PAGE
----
University of Pennsylvania graduate students are battling their administration — and perhaps the clock — in an attempt to unionize.
On Wednesday, lawyers representing graduate student workers and lawyers representing the university met in a hearing before the regional office of the National Labor Relations Board. The meeting’s primary purpose was to determine which graduate student works would be eligible for a unionization vote and when that vote would occur.
But union backers see an ulterior motive embedded in the vigor with which the administration is pleading its case.
“I honestly think that every argument they make is geared toward delay,” said Emma Teitelman, a doctoral candidate who studies 19th-century labor history.
A University of Pennsylvania representative declined to comment on the university’s legal tactics.
There are two vacancies on the NLRB, which decides the types of workers eligible to unionize. In 2016, the NLRB reversed precedent and said graduate student workers at Columbia University could form a bargaining unit. That ruling unleashed a flood of labor activity on elite college campuses.
This collision of national and local politics was on display Wednesday, all centering around the central question of whether graduate students who teach classes and conduct research should be considered employees.
Penn officials — like officials at almost all of their peer institutions — say graduate students enroll primarily to learn, and the work they do while attaining their degrees is part of their academic training. Many graduate students argue their labor is essential to the university’s function and equivalent to labor provided by other types of workers.
If the student workers succeed in their unionization efforts, they would then be able to collectively bargain with the university on issues of pay, insurance coverage, complaint policy, and dismissal.
Taking the first formal step toward unionization, Penn graduate students have already filed a petition to the NLRB to form a union with the American Federation of Teachers. The next major step would be for eligible student workers to take an up-down vote on unionization, with a simple majority deciding the outcome. But before that vote can happen, the regional office of the NLRB has to help determine who can vote and when that vote will happen.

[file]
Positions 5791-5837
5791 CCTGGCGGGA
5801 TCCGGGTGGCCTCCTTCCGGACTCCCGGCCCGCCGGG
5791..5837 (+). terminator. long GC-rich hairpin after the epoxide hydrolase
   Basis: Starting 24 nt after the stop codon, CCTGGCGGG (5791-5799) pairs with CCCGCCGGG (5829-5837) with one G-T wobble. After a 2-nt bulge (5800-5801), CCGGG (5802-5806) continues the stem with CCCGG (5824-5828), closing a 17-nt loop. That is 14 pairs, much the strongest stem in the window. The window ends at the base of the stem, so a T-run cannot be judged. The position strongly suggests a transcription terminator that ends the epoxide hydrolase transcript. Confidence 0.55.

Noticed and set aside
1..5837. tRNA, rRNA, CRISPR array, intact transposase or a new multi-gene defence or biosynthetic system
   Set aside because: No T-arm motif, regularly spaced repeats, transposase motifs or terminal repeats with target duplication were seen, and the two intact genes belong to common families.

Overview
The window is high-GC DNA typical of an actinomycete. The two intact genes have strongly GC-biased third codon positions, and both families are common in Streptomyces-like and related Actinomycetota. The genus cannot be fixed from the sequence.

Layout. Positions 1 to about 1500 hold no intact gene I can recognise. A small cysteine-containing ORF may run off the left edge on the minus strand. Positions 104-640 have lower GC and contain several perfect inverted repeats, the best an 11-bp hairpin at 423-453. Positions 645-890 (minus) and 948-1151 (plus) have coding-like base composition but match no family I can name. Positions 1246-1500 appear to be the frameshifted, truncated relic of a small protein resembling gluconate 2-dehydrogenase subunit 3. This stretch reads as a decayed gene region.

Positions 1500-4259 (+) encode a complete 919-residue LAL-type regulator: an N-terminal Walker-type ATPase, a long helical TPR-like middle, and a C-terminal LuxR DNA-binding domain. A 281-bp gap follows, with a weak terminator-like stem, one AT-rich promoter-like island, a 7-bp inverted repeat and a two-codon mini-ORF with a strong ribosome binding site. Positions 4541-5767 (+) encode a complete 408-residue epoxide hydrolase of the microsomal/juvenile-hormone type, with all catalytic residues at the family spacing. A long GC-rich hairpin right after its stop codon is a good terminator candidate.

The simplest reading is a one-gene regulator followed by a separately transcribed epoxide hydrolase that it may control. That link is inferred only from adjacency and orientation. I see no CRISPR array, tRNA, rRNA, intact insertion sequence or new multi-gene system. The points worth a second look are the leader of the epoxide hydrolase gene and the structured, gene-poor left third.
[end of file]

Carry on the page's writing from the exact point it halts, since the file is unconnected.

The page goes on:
Lawyers for the University of Pennsylvania pushed for a fall vote, saying that even a mail-ballot vote over the summer would be difficult to execute given that many graduate students travel for pleasure or research. The university’s attorneys also challenged the composition of the bargaining unit proposed by GET-UP, the group driving Penn’s unionization efforts.
GET-UP petitioned for a bargaining unit to represent seven schools, while excluding two that have graduate workers: the Wharton School of Business and the School of Engineering and Applied Science. Penn lawyers argued that the exclusion of those two schools was based solely on the fact that their students were less likely to vote “yes.”
“It is an arbitrary unit of students they have cobbled together for strategic reasons in order to win,” said Daniel Johns, a partner at Ballard Spahr who represented the university at the hearing.
Penn’s graduate students differed from those at Columbia University, Johns said, because they were less likely to teach undergraduates and could not be fired for under-performance in the same way as graduate workers at Columbia.
Amy Rosenberger, a partner at Willig, Williams, and Davidson, countered that Penn student workers performed many of the same tasks as graduate students elsewhere. She also pushed for a summer vote and argued that the exclusion of two schools was permitted under case law.
Teitelman said Penn and Columbia were “trying to undermine a democratic process” by stalling and waiting for a new NLRB to take root. Pro-union students said collective bargaining will create more procedural uniformity around the treatment of graduate student workers and secure better pay and working conditions.
Not all Penn students agree.
China Byrns, studying toward a dual MD and PhD, believes graduate students receive generous benefits and that forming a union could ultimately erode their position. She worries, in particular, that it could restrict the number of slots open to future candidates.
“I really disagree personally … that we need to be saved from our employer,” she said.
Byrns, who is part of an anti-union group at Penn, also senses recklessness in the push for a quick union vote.
“I don’t think rushing to get this completed is the right way to approach it,” she said. “Unions are really hard to remove once they’re in place.”